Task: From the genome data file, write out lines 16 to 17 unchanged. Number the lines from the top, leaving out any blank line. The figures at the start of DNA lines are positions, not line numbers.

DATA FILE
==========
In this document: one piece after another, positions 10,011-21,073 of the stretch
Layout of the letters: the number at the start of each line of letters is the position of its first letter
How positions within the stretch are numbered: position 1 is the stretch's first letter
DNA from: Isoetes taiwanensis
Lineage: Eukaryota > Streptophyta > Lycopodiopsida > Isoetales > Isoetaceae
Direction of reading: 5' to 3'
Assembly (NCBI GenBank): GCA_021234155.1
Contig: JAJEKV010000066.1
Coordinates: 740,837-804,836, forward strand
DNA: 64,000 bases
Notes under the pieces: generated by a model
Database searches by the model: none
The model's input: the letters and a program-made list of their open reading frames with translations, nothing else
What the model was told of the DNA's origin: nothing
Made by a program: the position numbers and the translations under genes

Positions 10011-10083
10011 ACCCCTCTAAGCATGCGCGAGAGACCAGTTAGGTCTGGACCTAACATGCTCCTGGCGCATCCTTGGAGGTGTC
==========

Positions 10011-10083
10011 ACCCCTCTAAGCATGCGCGAGAGACCAGTTAGGTCTGGACCTAACATGCTCCTGGCGCATCCTTGGAGGTGTC